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. 1994 Aug;62(8):3381-90.

BvgAS-mediated Signal Transduction: Analysis of Phase-Locked Regulatory Mutants of Bordetella Bronchiseptica in a Rabbit Model

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Free PMC article

BvgAS-mediated Signal Transduction: Analysis of Phase-Locked Regulatory Mutants of Bordetella Bronchiseptica in a Rabbit Model

P A Cotter et al. Infect Immun. .
Free PMC article

Abstract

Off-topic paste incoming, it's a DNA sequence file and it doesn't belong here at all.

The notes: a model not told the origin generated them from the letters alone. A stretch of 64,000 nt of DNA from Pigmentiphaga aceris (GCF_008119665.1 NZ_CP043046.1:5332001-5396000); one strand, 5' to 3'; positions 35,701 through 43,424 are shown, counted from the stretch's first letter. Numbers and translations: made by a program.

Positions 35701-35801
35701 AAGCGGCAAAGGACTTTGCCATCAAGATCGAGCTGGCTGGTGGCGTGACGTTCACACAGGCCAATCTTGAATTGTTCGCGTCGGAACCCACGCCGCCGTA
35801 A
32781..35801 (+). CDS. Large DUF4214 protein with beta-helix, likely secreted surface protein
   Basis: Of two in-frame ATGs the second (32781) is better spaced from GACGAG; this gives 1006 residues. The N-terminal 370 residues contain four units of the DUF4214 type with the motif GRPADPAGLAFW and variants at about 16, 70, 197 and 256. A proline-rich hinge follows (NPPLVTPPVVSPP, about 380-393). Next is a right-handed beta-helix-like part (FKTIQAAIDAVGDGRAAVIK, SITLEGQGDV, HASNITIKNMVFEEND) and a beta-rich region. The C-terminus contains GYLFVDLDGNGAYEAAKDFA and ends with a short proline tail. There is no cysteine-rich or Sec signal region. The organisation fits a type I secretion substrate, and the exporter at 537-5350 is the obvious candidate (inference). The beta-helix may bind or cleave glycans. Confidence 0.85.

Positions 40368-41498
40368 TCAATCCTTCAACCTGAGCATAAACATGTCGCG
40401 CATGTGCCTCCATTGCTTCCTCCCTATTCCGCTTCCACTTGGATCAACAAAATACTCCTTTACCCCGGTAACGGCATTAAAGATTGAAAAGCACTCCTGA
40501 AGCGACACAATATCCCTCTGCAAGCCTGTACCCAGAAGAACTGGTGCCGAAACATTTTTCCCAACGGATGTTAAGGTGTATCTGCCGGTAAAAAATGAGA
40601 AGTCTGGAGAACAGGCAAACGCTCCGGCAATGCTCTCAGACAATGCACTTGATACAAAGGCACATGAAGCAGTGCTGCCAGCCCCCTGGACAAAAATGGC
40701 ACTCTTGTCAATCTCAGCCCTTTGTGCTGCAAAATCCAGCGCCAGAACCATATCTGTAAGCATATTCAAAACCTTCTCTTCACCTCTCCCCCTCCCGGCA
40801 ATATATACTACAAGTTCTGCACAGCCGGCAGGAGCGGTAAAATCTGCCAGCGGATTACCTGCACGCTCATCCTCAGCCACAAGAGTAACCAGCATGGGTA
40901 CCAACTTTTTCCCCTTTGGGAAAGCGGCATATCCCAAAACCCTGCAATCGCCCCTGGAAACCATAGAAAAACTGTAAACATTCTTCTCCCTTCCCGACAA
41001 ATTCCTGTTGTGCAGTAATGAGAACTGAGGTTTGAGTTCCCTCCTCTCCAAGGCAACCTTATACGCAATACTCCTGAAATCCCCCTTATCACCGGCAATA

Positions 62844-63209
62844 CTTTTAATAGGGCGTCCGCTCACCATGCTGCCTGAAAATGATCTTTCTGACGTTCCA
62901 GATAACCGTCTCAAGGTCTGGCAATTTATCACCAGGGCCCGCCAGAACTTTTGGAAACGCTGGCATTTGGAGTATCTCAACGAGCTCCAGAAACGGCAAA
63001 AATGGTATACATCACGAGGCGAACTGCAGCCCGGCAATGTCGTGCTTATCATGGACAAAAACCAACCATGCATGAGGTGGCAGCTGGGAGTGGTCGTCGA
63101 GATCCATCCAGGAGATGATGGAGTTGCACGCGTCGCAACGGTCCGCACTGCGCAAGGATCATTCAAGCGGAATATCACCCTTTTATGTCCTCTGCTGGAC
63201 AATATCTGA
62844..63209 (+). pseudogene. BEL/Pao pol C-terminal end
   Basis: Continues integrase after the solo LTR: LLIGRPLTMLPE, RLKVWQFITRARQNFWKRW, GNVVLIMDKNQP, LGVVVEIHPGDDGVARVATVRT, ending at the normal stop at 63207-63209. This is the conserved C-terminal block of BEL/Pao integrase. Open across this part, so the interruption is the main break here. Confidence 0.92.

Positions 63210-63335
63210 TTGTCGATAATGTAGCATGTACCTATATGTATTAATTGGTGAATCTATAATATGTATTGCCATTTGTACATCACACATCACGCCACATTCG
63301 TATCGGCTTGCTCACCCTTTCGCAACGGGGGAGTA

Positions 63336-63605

Members of the Bordetella genus alternate between two distinct phenotypic phases in response to changes in their environment. This switch, termed phenotypic modulation, is mediated by the BvgAS sensory transduction system. We developed an animal model based on the interaction of Bordetella bronchiseptica with one of its natural hosts, the rabbit. To investigate the importance of BvgAS signal transduction, we constructed constitutive (RB53) and Bvg- (RB54) phase-locked derivatives of a wild-type strain, RB50. RB50 and RB53, but not RB54, established respiratory infections in B. bronchiseptica-free rabbits with an intranasal 50% infective dose of less than 200 organisms, and the course of the infection closely resembled that observed with naturally infected rabbits. Bacteria were recovered from the nasal cavity, larynx, trachea, and lungs in similar numbers from RB50- and RB53-infected rabbits, yet no pathology was detected by histological examination of lung and tracheal sections. The antibody responses in rabbits inoculated with RB50 or RB53 were quantitatively and qualitatively indistinguishable; high titers of antibodies were generated primarily against Bvg(+)-phase-specific antigens. No response against flagella, a Bvg- phase factor, was detected. Assessment of bacteria associated with alveolar macrophages indicated that only a small percentage of bacteria, if any, appear to be residing within lung macrophages. We also tested the ability of these strains to survive in a nutrient poor environment, conditions which may be encountered within certain niches in the host or in an environmental reservoir. The Bvg- phase was advantageous for growth under these conditions. Our results indicate the Bvg+ phase is sufficient for establishment of respiratory tract infection in the rabbit and the normal BvgAS-mediated response to environmental signals is not required during initial colonization. The Bvg- phase may play a role at later stages of infection, including persistence, transmission, or survival in the environment.

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